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The official CentOS documentation says the hostname should be the FQDN. HOSTNAME=<value>, where <value> should be the Fully Qualified Domain Name (FQDN), such as hostname.example.com, but can be whatever hostname is necessary. During the CentOS 7 installation in the INSTALLATION SUMMARY screen of the CentOS 7 installer, click on the ...


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You were looking in the wrong place for documentation. Always check the official sources first. For ffmpeg, the packages provided by distributions are always more or less outdated. Basically, you have two options: Install a static build, which is already compiled and ready for use. Go to the download page and select the "Linux Static Builds", not the ...


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Just found the answer in one of the "Readme" files http://centos.ufes.br/6.7/isos/i386/0_README.txt CentOS-6.7-i386-netinstall.iso This is the network install and rescue image. This image is designed to be burned onto a CD. You then boot your computer off the CD. CentOS-6.7-i386-minimal.iso The aim of this image is to install a very basic ...


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Answer taken from AskUbuntu question: This is a really old bug, still not fixed for metacity. One workaround is to use great combo Alt + "Hold Right Mouse Button" and resize window according to nearest border Another is to manually change theme border size. Default theme configuration file path: ...


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One or both of these two things are probably blocking you. The windows firewall has three Classifications, Domain, Private, and Public. By default ICMP Type=Echo is disabled on the windows firewall for all classifications. Sometimes the network, which is the software side of the hardware interface doesn't get properly assigned to a firewall ...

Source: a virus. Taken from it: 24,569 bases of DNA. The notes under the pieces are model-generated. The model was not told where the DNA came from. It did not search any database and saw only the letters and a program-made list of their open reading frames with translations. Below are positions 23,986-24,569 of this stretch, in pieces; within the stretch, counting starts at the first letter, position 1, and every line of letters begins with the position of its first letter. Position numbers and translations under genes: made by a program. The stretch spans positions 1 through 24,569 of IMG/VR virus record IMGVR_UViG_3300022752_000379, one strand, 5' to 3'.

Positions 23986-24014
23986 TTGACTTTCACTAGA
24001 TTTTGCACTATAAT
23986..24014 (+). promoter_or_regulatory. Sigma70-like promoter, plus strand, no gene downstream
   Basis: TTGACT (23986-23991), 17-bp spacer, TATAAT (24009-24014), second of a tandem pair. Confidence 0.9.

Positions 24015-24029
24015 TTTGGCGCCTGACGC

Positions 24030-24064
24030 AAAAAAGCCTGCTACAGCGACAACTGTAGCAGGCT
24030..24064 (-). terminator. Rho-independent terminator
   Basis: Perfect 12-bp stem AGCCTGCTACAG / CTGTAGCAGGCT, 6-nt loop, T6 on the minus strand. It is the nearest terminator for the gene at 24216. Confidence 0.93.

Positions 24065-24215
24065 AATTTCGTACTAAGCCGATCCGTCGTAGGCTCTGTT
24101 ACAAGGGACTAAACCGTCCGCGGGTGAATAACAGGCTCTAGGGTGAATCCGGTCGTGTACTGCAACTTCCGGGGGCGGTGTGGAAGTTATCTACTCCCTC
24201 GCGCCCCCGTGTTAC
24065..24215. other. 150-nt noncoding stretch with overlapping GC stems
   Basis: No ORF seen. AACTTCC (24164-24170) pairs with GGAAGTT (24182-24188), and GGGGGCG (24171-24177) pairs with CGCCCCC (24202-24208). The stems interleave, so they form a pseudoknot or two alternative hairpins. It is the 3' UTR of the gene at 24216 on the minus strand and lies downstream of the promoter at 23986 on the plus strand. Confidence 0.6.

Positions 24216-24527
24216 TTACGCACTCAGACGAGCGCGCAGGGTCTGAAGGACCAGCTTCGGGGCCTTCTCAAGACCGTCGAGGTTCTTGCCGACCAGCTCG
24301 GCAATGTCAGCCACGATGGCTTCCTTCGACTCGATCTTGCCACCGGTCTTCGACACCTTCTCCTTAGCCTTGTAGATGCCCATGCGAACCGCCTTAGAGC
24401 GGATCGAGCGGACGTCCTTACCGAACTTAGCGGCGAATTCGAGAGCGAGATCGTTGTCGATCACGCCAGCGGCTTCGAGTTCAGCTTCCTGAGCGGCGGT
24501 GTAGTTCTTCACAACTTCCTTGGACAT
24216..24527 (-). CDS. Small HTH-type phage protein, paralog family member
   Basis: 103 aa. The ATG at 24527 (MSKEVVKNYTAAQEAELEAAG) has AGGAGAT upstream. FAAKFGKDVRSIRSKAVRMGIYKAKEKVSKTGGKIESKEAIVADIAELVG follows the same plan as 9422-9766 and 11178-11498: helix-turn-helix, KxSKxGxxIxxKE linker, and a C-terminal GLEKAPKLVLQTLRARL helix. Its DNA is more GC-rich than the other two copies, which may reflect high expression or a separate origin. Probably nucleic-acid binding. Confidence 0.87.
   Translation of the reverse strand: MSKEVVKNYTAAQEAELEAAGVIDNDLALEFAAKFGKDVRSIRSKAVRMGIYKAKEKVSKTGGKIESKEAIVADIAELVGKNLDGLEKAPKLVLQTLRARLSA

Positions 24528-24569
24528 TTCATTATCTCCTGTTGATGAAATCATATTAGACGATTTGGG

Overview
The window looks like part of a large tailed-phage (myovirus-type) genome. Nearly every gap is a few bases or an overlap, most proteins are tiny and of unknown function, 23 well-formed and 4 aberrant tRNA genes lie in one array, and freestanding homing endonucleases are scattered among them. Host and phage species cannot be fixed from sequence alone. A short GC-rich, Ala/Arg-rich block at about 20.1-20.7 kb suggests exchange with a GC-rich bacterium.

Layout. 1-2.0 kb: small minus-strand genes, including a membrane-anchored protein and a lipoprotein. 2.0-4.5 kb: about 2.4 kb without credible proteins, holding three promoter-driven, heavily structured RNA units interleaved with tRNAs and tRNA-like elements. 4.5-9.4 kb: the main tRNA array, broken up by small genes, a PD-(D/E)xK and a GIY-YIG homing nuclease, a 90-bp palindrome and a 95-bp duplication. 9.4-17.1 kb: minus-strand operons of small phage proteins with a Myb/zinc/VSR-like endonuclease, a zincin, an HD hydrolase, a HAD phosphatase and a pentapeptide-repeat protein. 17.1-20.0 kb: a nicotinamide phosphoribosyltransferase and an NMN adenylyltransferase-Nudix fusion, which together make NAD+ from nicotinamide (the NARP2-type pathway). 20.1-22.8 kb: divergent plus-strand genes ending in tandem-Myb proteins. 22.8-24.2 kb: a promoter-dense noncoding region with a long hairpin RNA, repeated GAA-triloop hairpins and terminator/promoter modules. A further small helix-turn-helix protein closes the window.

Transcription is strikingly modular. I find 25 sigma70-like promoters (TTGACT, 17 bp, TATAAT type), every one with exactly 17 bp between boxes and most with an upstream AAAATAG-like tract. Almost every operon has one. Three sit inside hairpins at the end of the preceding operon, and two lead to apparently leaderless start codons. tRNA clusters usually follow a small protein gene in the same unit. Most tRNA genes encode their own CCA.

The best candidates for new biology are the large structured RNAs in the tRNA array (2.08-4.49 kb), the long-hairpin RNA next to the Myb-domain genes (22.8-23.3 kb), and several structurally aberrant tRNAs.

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We need more information about which certificate issuer is untrusted. Based on the recommendations in this support thread: Paste chrome://pippki/content/exceptionDialog.xul into the URL bar and hit enter. In the window that appears, type https://www.google.com into the Server Location field and click "Get Certificate". Read the "Issued By" field, and paste ...


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Assuming you have a simple httpd configuration, a neat way to implement what you are looking for would be: Create a file named /etc/httpd/conf.d/gitlab.conf with the contents: ProxyPass "/gitlab" "http://123.456.789:8888" ProxyPassReverse "/gitlab" "http://123.456.789:8888" Create another file named /etc/httpd/conf.d/kanban.conf with the contents: ...


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The only person who can set a reverse DNS is the owner of the IP addresses, such as the service provider who purchased them in large block quantities. I don't think it's something most internet or server customers have access to. You have to open a ticket with your provider and ask them to do it for you on their systems. A description of the problem: ...


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Hmm do you really want to kill your server? So don' t use "\;" in find /path/to/directory -type f -exec rm {} \; This command will run a "rm" command for EACH file! Use the "find" command the right way: find /directory/ -name ‘*’ -exec rm {} + this will call the "rm" command only for found files. And your server will thank you! ;) ;) ;)


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As mentioned in your own answer and the one given by @Fegnoid, exporting the variables in a .sh file inside /etc/profile.d/ or in ~/.bash_profile would do the trick. Keep in mind that if you intend to use these environment variables in a service script, it might not work as you expect since service purges all environment variables except a few. See ...



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